It was always James D. Nagengast’s plan — after eighty-sixing a teenage notion to be a doctor, lawyer or computer scientist — to turn a small business into a big company. And for the past 14 years, he’s been doing just that, at Securities America Financial Corp. in the nation’s heartland, where he grew up.
Promoted to president of the Omaha, Neb.-based firm’s broker-dealer division — its main operating unit — Securities America, Inc., last August, Nagengast is a brainy strategist committed to innovation and focused as much on organization and details as the big picture.
He takes over from Steve McWhorter, chairman and CEO of the Securities America companies. The former president is grooming Nagengast to be his eventual successor.
Creating a big firm from a small one was enticing to Nagengast, 43. “It’s the idea of building something with fast growth and the tremendous opportunity to make a difference in people’s day-to-day lives,” he says.
At the same time, Nagengast, a CPA who retains the posts of chief financial officer and chief operations officer, is out to “make sure things beyond our control don’t disrupt the firm. We’ve managed to avoid auction-rate securities and collateralized mortgage obligations problems. Risk management,” he says, “is partly avoiding problems with product and making sure our advisors…are in compliance so their livelihood isn’t put at risk.”
Since joining the company in 1994, the entrepreneurial Nagengast has managed S.A.’s growth from $52 million in revenue and 90 employees to $506 million and 450 employees, as of ’07.
It was Nagengast who negotiated the 1998 sale of Securities America to American Express — at, he says, the highest price ever for an independent BD — and without the help of an investment banker.
Further, this past summer he orchestrated S.A.’s acquisition of California-based Brecek & Young Advisors, a deal that was to close in late October and which expands S.A.’s West Coast presence, a major goal now about to be realized.
A strong advocate of building S.A.’s technology initiatives, Nagengast is swift on the road to the “paperless office, having overseen growth of the firm’s annual tech budget from $500,000 in 2000 to more than $10 million today. By year’s end, S.A. will roll out an imaging system that synchronizes advisors’ desktops with all client documents in back-office files.
“Jim has been critical to the overall strategy we’ve developed. He understands how to bring everything together to make a smoothly run operation,” says McWhorter, whose plan is to mentor the new president for six months to a year. “I wanted to see the complete Jim Nagengast in action — to put him in a position where he could make more decisions in all areas [so I could] see if he’d be the right person to take my place some day.”
Nagengast has set his sights firmly on growth. “We have aggressive growth plans and are committed to doing more acquisitions,” he says.
Branch office development along with helping advisors develop their practices figure prominently on his agenda too.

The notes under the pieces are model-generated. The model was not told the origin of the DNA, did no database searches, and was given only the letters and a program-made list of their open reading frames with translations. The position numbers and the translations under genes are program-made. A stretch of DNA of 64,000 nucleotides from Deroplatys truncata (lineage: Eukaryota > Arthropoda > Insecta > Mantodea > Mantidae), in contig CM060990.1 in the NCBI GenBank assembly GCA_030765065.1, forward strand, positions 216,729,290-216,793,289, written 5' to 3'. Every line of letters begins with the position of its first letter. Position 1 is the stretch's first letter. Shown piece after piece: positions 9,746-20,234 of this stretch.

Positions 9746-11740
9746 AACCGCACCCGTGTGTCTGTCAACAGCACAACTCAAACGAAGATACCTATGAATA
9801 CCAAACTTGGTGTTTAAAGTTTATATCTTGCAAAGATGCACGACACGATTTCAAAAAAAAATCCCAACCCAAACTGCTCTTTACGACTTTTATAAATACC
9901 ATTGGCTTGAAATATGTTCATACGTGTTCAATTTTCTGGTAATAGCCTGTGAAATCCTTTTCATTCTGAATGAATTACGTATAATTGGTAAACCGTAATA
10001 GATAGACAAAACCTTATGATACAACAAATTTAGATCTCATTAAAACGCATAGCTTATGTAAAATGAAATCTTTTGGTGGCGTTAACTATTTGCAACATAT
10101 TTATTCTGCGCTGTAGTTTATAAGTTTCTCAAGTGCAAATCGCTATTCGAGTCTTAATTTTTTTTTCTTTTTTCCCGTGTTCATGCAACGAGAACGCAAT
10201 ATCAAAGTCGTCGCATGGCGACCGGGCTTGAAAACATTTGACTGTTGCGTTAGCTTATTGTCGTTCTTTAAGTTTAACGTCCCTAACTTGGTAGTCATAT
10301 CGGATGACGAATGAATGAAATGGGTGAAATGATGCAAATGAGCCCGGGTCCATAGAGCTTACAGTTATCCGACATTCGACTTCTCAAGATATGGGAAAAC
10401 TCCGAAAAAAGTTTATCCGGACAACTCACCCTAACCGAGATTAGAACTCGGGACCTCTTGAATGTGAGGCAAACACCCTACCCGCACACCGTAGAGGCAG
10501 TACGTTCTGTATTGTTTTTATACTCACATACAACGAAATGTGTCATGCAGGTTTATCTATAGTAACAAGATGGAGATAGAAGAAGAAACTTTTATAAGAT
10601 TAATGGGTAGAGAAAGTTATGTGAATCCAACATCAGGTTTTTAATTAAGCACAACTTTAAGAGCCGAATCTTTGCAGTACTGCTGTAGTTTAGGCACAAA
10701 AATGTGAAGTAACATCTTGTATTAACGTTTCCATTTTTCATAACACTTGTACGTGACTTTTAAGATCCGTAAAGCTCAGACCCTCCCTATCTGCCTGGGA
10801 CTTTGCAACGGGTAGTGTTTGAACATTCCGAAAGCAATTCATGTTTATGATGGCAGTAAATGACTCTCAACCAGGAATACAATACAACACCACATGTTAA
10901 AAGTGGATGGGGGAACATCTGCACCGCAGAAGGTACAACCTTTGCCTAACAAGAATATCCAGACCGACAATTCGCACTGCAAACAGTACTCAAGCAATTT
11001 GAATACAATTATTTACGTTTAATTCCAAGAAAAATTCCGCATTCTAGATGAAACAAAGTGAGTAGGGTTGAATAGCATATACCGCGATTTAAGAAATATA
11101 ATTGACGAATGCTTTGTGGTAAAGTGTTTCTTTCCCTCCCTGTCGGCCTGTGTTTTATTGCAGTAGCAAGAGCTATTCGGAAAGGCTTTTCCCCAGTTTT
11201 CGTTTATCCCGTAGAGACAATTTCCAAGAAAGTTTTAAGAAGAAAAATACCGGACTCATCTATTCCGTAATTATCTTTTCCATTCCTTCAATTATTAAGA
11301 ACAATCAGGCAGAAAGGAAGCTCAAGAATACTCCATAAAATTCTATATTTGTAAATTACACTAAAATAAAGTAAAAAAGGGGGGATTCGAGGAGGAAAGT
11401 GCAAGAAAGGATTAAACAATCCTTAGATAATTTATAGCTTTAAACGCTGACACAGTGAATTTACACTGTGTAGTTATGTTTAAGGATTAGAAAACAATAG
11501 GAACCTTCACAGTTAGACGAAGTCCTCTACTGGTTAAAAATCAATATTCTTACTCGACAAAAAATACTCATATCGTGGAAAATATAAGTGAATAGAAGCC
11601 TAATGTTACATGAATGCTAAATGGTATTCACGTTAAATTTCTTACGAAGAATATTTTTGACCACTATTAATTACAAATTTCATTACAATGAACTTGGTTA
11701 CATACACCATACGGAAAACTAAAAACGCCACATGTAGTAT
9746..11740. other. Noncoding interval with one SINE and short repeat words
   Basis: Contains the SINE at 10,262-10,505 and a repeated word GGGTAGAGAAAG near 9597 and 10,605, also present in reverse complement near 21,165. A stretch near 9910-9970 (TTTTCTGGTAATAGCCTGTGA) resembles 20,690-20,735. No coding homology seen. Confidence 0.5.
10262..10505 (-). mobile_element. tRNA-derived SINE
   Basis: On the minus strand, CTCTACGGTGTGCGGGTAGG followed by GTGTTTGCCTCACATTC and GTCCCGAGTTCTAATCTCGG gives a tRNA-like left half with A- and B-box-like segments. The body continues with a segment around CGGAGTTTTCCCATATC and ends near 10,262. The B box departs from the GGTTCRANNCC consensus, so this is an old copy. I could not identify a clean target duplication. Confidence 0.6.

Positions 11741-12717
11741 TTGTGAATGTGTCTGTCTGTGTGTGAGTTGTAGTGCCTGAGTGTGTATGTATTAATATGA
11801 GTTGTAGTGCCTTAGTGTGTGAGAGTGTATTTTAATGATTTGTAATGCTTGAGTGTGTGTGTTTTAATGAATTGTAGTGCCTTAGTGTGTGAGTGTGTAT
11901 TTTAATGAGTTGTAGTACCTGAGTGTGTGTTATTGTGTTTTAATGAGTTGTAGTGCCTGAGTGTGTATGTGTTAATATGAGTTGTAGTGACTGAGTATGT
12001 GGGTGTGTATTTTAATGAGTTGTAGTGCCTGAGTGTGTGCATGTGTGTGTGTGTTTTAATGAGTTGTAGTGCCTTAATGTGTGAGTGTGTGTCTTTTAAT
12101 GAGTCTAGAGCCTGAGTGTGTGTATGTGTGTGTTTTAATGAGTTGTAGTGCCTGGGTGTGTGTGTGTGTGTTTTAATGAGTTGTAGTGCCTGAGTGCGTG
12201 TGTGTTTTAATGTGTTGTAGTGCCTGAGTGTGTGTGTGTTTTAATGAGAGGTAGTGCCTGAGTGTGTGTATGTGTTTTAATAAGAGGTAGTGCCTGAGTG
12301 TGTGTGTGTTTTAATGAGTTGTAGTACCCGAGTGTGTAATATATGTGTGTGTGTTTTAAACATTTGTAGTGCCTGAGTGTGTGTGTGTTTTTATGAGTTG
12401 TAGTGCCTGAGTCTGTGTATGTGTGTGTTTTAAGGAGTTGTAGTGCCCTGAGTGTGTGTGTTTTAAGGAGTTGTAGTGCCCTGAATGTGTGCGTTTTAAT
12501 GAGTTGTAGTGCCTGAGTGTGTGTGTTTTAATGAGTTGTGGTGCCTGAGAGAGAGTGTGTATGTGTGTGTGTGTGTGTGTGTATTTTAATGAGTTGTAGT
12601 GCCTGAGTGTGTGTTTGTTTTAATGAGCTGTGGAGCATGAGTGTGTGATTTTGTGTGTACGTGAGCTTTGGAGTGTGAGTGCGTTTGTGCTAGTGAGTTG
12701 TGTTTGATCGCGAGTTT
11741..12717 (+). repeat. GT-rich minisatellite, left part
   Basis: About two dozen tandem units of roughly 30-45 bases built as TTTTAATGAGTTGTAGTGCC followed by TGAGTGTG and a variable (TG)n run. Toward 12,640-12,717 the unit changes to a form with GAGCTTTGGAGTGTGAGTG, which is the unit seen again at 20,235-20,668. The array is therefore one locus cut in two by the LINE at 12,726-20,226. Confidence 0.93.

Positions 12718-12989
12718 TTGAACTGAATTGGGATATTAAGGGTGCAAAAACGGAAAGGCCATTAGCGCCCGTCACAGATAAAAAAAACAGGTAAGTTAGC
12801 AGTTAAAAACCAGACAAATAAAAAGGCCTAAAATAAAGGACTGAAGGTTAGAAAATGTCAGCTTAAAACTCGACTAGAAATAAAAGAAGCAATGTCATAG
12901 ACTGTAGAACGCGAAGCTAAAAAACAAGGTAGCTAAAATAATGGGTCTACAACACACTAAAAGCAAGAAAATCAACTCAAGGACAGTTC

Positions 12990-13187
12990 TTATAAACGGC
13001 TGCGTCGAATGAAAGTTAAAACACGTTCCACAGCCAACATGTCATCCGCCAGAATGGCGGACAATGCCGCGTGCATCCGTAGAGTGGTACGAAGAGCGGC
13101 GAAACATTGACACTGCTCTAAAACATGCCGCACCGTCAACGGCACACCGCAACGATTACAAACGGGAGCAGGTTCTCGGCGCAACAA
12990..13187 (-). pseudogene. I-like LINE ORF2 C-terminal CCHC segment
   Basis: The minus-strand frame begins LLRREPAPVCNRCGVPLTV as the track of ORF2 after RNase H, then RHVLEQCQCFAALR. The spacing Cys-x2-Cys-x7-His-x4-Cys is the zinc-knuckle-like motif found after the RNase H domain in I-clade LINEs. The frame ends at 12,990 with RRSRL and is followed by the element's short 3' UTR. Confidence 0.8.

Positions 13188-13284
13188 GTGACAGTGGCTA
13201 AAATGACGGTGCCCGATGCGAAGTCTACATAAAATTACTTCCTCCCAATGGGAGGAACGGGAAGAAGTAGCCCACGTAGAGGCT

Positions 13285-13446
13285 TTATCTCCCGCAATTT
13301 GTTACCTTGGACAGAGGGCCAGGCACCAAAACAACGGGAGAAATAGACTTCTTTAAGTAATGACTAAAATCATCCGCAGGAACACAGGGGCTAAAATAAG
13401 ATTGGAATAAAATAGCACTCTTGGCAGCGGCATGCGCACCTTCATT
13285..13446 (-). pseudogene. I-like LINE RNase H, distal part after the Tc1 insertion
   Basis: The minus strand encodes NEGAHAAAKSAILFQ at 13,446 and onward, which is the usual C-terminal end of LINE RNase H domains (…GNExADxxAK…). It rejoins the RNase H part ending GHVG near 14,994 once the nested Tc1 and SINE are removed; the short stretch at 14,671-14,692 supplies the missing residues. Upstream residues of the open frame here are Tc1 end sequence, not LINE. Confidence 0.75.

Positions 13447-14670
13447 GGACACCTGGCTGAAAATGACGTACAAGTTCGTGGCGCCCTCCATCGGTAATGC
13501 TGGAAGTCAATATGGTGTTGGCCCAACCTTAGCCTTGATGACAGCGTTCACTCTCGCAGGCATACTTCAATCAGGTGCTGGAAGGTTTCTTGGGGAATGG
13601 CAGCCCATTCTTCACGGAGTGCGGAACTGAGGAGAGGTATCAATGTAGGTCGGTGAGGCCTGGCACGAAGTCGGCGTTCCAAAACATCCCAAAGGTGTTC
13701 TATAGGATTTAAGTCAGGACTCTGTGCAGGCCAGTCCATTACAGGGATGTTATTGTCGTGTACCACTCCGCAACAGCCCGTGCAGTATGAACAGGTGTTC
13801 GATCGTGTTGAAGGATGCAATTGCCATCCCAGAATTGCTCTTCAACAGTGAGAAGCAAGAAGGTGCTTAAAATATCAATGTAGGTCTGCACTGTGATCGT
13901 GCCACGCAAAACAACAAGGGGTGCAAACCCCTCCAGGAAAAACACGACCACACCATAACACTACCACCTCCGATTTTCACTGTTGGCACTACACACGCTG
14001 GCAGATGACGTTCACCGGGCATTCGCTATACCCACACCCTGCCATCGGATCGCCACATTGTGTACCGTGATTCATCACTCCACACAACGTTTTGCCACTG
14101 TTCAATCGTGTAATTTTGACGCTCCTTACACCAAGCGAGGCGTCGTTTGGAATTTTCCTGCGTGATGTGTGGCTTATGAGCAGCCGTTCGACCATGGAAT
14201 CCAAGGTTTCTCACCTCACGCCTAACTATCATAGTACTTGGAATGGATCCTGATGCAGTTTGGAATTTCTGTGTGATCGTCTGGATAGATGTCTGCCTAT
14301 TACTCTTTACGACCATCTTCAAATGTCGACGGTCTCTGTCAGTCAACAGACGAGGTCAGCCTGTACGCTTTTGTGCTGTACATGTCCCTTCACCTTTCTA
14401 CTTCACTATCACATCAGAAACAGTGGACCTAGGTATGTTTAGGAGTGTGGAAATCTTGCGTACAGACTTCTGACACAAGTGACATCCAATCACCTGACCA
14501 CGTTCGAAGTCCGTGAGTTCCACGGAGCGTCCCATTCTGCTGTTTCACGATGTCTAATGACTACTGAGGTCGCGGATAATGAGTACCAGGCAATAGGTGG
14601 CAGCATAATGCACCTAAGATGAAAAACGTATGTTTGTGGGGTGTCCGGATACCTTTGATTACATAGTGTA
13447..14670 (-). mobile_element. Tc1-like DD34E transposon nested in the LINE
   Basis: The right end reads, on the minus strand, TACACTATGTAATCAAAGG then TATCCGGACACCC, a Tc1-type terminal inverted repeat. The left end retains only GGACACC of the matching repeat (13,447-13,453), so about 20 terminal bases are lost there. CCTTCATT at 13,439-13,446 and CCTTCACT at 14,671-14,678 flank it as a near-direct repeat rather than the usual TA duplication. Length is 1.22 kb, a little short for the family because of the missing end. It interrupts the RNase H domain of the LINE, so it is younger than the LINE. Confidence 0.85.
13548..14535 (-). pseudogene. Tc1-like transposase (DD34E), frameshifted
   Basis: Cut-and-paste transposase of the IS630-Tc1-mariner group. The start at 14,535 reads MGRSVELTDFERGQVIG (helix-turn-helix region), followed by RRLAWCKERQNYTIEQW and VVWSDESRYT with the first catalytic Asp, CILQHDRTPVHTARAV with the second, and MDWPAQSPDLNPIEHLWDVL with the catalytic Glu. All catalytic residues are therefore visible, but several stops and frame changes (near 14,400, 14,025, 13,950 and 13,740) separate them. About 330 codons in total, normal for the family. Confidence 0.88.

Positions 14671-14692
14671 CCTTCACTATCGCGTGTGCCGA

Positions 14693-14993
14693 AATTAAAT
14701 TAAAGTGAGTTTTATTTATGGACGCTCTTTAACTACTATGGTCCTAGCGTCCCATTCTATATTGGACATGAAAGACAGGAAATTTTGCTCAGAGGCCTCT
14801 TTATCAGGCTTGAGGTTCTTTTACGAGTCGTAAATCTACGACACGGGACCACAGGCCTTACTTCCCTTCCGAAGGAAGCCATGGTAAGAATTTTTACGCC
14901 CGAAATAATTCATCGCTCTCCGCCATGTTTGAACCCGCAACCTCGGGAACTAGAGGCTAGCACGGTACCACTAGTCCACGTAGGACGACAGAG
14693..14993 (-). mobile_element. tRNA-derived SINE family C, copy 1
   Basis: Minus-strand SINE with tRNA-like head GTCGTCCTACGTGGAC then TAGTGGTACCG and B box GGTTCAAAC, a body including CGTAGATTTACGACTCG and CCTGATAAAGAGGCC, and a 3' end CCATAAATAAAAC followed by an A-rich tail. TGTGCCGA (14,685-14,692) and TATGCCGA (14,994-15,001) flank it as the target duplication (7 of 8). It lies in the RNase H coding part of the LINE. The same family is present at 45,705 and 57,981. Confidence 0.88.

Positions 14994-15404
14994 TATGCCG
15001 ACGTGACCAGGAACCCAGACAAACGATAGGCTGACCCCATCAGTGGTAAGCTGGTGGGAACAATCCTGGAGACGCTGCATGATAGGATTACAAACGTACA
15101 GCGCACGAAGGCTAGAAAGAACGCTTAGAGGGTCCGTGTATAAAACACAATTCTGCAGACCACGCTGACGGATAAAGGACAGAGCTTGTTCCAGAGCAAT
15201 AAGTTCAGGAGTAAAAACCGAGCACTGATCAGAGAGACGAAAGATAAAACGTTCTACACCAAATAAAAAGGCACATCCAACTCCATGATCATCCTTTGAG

“This is a great time to be an independent advisor,” Nagengast says. “The baby boom generation needs trusted advice. Independent advisors bring advice free of conflicts about proprietary product. The recent problems of some of the wirehouses are making the road to independence look even sweeter.”
S.A.’s BD, which American Express spun off in 2005 as an Ameriprise Financial subsidiary, has more than 1,600 representatives with assets of $44 billion under control. With the Brecek & Young merger, the total number of advisors will rise to 1,900-plus.
Born and reared a doctor’s son in the tiny farming community of Bloomfield, Neb. — population 1,200 — Nagengast, youngest of six, entered college as a Harvard Scholar, the highest award (earned for all-around high school achievement) Harvard gives to incoming freshmen.
It was a culture shock, however, going from “the conservative Midwest to the liberal East Coast and the liberal environment at Harvard,” says Nagengast, who graduated magna cum laude.
Following two years as an analyst at Merrill Lynch Capital Markets, he gravitated to a more entrepreneurial job and signed on as a consultant with Marakon Associates, in Connecticut, to help Fortune 500 firms formulate strategies.
He then returned to formal studies, receiving an MBA in finance and accounting from Columbia University Business School. Next, it was back to the Midwest, where, for two years, Nagengast ran Robalt Corp., maker of pharmaceuticals from animal by-products; and it manufactured sausage casings as well. By now he was ready to take that final entrepreneurial shot, and the perfect firm was Securities America.
Highly competitive in both business and athletics, Nagengast enjoys 17-hour endurance races and, ever seeking a new personal best, 10K road races.
In 2006, he ran another race — this time for public office. It was his first try. Though he lost the University of Nebraska regent election, he gained a great deal else. For starters, he says, “I learned how to be a much better public speaker and a better listener.”
Beyond that, the contest was a real confidence booster. “When you put yourself out there, you’re exposed to potentially tremendous criticism — you know that 100 percent of the people aren’t going to agree with you. By running for public office,” Nagengast says, “you develop a gut of iron.”
Freelance writer Jane Wollman Rusoff is a Los Angeles-based contributing editor of Research and is the founder of Family Star Productions.